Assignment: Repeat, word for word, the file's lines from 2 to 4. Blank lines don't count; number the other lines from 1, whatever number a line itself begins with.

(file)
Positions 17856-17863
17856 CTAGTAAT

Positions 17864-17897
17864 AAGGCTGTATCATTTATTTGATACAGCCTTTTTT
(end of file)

17856 CTAGTAAT

Positions 17864-17897
17864 AAGGCTGTATCATTTATTTGATACAGCCTTTTTT